The following blog post is written by a 2023 SAFE Project Intern. Though some sections have been lightly edited for clarity and anonymity, it is otherwise presented in their own words.
I became an EMT going into my first year of college with the intent of gaining clinical experience as an aspiring physician. For me, becoming a doctor was something that I always dreamed of as a kid, as I was interested in science and I liked the idea of helping people for a profession. As I grew older, my reasoning for wanting to become a physician became more nuanced after learning more about the US healthcare system and its deficiencies.
When I was learning about the different technical skills we were allowed to employ as an EMT, I learned about Narcan and became interested in how it works. It uses competitive inhibition to bind to the opioid receptor sites, thus removing the opioids that were already bound to them. Like with any other procedural training, we went over how to administer Narcan, but it did not feel real to me at the time.
It was not until about a month later that I was put in a hospital setting as a trainee as part of New Jersey state law for EMT training that I encountered someone who had overdosed on heroin. As a part of my training, my job was to take the vitals of the patients as they were transported to the hospital to ensure a continuum of care. An EMT had found her unconscious and had given her Narcan, but she was conscious by the time she reached the hospital. I remember that I was hesitant to take her vitals because she had track marks all over her arms, and I was afraid of treating someone addicted to drugs because of social training that warns against “these people.” Cautiously, I took her vitals and she remained lying in a stable condition on a hospital bed in the ER for about an hour before she started seizing. Her condition rapidly declined and doctors rushed to give her another dose of Narcan before ultimately having to perform CPR and defibrillating her. Unfortunately, this was not enough and she passed away.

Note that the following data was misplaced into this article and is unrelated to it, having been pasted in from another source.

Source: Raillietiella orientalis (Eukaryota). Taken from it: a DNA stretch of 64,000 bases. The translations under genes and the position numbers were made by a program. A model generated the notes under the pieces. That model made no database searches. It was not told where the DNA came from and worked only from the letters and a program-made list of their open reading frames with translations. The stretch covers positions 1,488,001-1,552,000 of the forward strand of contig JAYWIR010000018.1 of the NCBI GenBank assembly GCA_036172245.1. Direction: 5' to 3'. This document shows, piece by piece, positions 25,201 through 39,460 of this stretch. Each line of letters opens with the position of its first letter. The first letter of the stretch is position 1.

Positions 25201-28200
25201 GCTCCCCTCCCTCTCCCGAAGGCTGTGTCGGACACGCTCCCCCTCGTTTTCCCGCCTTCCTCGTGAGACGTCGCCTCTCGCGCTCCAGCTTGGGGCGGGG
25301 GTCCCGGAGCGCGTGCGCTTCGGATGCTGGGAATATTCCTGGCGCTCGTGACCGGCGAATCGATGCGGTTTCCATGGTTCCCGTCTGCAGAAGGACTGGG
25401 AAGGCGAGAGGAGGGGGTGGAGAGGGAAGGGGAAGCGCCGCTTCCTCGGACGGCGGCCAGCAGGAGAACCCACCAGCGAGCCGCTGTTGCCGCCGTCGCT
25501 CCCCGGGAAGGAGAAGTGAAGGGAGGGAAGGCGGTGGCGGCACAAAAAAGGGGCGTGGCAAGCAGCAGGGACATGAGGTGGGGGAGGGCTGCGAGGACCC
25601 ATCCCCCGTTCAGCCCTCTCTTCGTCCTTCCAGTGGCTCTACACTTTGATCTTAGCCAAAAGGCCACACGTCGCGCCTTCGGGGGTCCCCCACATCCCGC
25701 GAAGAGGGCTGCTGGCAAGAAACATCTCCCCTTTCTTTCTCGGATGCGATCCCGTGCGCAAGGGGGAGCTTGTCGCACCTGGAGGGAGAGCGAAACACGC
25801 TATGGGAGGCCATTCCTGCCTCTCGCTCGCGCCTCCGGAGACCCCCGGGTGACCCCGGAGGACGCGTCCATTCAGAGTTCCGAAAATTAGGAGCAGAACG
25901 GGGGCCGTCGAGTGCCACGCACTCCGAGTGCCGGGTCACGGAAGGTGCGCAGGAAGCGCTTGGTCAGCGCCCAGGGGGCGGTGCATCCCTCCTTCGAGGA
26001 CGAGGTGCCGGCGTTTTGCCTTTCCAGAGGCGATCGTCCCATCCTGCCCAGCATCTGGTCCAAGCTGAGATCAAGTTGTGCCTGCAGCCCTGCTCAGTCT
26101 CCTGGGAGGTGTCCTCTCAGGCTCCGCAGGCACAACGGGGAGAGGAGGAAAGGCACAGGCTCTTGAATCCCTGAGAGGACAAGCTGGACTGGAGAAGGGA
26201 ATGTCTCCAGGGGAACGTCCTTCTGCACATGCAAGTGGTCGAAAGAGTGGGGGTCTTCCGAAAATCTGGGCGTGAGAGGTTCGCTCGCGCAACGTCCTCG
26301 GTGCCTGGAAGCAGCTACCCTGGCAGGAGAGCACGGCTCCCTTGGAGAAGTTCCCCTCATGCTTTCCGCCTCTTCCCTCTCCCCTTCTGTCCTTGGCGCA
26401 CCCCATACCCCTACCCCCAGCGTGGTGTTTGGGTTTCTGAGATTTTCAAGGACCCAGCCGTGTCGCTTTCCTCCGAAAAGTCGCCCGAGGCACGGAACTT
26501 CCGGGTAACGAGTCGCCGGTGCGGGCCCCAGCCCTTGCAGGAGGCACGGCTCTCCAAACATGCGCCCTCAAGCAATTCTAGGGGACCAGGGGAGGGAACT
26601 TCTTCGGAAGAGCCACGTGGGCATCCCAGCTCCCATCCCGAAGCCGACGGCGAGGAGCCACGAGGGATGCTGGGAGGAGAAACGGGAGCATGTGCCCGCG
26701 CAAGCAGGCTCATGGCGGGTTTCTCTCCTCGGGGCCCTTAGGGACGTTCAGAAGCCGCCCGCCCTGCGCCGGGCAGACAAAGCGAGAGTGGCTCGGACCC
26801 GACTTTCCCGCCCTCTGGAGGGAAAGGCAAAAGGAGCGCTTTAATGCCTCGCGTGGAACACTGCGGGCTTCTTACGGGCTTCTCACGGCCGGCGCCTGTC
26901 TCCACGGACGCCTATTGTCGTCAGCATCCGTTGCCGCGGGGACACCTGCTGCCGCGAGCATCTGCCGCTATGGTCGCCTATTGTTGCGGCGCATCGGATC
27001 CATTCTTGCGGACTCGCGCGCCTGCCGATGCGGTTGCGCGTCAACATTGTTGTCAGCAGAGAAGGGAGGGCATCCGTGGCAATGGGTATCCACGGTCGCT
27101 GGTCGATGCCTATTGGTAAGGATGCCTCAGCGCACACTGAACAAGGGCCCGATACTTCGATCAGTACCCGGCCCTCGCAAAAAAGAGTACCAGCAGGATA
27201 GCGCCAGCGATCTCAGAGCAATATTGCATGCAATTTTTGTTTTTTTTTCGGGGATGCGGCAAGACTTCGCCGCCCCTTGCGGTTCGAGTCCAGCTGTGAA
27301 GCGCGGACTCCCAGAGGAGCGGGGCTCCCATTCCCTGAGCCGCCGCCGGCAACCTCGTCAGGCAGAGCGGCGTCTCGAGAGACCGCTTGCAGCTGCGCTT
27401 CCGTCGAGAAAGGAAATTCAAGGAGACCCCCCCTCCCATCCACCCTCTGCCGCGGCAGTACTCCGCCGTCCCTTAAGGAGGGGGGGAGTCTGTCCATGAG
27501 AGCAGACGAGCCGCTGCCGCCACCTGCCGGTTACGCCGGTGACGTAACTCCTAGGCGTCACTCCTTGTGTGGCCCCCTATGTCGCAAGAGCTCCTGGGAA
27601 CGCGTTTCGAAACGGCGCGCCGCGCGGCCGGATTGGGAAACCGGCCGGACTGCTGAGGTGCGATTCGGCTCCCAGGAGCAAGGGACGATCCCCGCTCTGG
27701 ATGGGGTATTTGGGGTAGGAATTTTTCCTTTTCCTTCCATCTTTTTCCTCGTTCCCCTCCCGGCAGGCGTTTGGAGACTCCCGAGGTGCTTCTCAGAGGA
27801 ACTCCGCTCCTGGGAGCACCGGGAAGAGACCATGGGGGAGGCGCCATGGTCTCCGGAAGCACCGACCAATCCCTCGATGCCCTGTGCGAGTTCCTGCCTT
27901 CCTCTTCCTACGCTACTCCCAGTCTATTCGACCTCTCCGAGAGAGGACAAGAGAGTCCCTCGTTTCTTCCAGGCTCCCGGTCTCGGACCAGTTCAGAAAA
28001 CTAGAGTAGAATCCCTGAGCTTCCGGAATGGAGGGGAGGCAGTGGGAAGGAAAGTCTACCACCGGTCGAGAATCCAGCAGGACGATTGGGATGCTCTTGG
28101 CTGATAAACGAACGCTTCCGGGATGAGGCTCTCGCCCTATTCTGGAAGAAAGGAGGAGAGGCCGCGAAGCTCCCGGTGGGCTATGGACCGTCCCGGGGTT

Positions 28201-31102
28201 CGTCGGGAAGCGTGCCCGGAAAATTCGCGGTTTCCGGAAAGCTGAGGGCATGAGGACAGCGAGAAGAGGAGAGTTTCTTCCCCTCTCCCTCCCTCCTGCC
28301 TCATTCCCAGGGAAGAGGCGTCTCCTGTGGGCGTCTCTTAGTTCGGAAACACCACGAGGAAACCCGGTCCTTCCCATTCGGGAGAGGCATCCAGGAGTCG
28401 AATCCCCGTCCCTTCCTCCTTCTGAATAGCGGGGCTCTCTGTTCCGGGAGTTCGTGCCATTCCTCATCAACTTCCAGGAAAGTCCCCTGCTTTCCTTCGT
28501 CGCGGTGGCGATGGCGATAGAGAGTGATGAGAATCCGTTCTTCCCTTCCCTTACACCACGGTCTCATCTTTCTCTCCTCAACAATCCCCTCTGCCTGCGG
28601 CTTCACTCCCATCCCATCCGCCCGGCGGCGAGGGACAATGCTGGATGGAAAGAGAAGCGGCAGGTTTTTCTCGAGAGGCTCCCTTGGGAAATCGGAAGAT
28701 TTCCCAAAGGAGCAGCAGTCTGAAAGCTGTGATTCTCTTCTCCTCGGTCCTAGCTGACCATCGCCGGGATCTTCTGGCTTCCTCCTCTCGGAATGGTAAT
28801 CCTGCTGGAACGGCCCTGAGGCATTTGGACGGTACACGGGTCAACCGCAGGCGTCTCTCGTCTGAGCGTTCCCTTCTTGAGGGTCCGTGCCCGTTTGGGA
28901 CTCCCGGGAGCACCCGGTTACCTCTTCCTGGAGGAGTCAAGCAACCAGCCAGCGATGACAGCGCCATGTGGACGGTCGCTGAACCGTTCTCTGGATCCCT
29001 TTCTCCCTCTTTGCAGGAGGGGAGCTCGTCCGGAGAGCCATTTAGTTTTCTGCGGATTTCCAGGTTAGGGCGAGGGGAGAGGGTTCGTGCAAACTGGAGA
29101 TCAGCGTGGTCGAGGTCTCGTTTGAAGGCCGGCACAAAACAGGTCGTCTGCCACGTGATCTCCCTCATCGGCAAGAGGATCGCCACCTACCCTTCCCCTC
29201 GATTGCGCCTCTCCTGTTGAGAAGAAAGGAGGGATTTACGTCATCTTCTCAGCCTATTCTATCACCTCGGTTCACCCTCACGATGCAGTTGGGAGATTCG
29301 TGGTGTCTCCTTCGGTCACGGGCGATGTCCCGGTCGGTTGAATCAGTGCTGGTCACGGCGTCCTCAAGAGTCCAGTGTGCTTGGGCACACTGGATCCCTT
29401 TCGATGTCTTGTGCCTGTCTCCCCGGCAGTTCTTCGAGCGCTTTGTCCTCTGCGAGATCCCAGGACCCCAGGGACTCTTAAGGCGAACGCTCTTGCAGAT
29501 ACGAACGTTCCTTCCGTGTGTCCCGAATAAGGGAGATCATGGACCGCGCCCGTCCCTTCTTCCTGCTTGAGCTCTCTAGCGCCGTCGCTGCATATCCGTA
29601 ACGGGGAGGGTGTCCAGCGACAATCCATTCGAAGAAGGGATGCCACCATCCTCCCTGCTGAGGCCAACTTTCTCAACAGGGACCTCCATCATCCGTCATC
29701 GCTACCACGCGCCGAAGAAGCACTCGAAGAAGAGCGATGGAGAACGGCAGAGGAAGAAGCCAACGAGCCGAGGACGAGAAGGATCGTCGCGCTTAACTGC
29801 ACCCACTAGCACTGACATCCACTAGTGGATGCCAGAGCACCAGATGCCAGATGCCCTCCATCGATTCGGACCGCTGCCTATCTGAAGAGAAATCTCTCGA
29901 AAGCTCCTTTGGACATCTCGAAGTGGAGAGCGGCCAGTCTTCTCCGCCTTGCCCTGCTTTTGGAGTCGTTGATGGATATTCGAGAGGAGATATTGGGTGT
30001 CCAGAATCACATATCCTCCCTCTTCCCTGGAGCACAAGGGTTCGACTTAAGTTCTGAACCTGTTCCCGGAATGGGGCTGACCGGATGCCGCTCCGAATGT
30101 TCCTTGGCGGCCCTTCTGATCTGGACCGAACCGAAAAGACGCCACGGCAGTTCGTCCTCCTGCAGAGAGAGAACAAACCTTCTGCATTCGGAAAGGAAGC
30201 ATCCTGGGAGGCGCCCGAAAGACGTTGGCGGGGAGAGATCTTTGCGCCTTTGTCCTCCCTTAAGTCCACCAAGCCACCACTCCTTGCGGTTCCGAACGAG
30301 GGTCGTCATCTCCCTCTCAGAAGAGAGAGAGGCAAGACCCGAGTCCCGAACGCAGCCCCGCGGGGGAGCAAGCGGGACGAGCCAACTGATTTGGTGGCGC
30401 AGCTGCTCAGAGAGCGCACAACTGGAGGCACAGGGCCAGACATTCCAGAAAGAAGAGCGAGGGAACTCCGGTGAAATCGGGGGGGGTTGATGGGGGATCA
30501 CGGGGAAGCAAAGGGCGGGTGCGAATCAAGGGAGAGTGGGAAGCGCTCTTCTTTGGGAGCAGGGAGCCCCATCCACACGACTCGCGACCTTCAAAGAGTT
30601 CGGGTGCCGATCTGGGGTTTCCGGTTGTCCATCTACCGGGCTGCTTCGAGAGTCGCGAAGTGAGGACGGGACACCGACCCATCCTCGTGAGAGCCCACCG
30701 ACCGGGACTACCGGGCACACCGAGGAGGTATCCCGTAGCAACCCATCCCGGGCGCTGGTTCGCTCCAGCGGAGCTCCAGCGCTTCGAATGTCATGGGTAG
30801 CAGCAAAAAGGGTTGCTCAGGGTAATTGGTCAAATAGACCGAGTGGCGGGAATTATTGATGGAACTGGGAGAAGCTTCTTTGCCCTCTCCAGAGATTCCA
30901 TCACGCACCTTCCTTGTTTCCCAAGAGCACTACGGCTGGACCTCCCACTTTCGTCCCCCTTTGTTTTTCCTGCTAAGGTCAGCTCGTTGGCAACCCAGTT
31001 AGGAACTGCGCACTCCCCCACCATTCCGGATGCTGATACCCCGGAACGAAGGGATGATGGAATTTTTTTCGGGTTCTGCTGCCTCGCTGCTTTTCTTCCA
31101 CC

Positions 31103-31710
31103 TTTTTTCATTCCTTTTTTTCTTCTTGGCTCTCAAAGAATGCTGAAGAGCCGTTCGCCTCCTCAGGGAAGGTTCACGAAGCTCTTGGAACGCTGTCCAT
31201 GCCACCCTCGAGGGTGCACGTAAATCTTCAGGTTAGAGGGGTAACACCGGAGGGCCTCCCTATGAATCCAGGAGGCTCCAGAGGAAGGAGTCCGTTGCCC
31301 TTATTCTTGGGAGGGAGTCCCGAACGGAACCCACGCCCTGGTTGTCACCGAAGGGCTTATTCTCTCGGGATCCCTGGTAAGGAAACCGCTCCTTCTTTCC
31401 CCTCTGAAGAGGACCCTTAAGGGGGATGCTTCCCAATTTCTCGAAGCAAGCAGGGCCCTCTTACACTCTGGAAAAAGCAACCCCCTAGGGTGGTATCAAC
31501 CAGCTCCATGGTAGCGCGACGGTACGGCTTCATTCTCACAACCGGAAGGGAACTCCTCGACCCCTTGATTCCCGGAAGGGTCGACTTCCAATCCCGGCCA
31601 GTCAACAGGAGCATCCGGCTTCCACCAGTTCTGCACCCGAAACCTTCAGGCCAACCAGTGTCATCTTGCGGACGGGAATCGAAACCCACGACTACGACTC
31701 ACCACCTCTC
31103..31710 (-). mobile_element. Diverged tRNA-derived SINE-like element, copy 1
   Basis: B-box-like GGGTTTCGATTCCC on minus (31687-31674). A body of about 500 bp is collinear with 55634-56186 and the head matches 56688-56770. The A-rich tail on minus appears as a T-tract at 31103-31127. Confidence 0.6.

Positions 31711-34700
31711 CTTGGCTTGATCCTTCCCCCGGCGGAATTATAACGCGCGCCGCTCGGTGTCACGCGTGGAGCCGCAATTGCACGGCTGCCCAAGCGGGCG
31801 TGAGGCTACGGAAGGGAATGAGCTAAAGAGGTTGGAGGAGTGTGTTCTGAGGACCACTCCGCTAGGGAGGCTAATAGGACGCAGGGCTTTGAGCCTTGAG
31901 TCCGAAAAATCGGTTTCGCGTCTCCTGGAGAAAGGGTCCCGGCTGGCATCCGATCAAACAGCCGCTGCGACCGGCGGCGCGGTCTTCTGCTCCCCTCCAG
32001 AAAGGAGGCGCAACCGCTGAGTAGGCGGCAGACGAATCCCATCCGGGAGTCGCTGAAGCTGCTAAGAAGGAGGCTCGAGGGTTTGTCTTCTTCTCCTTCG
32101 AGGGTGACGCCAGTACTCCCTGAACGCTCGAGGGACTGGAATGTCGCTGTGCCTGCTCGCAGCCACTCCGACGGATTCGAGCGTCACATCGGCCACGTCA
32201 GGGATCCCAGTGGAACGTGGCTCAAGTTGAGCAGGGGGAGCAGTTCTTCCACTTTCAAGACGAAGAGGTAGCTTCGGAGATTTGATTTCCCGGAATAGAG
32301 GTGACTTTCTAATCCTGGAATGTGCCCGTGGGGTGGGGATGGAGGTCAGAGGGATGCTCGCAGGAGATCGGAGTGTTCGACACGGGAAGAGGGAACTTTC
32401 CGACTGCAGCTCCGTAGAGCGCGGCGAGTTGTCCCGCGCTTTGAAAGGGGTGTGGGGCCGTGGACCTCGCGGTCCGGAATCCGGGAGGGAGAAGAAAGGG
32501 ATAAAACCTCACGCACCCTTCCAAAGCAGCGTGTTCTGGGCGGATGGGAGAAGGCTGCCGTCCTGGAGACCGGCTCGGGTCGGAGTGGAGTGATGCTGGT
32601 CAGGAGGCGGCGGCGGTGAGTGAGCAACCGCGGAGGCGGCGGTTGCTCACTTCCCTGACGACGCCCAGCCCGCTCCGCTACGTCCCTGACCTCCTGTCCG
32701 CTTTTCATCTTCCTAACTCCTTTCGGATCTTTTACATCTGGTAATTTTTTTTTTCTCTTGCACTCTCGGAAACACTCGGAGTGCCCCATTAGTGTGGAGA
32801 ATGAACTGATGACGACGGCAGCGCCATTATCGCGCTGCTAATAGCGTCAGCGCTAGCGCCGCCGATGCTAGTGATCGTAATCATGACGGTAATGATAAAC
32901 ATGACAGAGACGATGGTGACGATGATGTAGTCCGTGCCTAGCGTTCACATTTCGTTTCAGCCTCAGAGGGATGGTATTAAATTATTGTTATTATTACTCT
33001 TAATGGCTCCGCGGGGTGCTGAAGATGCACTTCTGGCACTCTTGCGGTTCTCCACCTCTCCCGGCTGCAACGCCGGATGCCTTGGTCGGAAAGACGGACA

This moment always lived with me because after her death I felt ashamed for the way I had regarded her. That moment was instrumental for me in defining the humanity of all people pushing past the social stigma against drug use. Additionally, I saw the importance of Narcan. Until that point, I thought Narcan was only used to stabilize a patient in the pre-hospital setting. I found out that it is a drug that saves lives and is even used by physicians.
Since that moment, although I have gone to calls where patients have overdosed, I have yet to administer Narcan personally, as conditions have been stable by the time I reached them. Nevertheless, I feel like I have become more comfortable with interacting with patients regardless of their backgrounds after that experience during my ongoing and future training.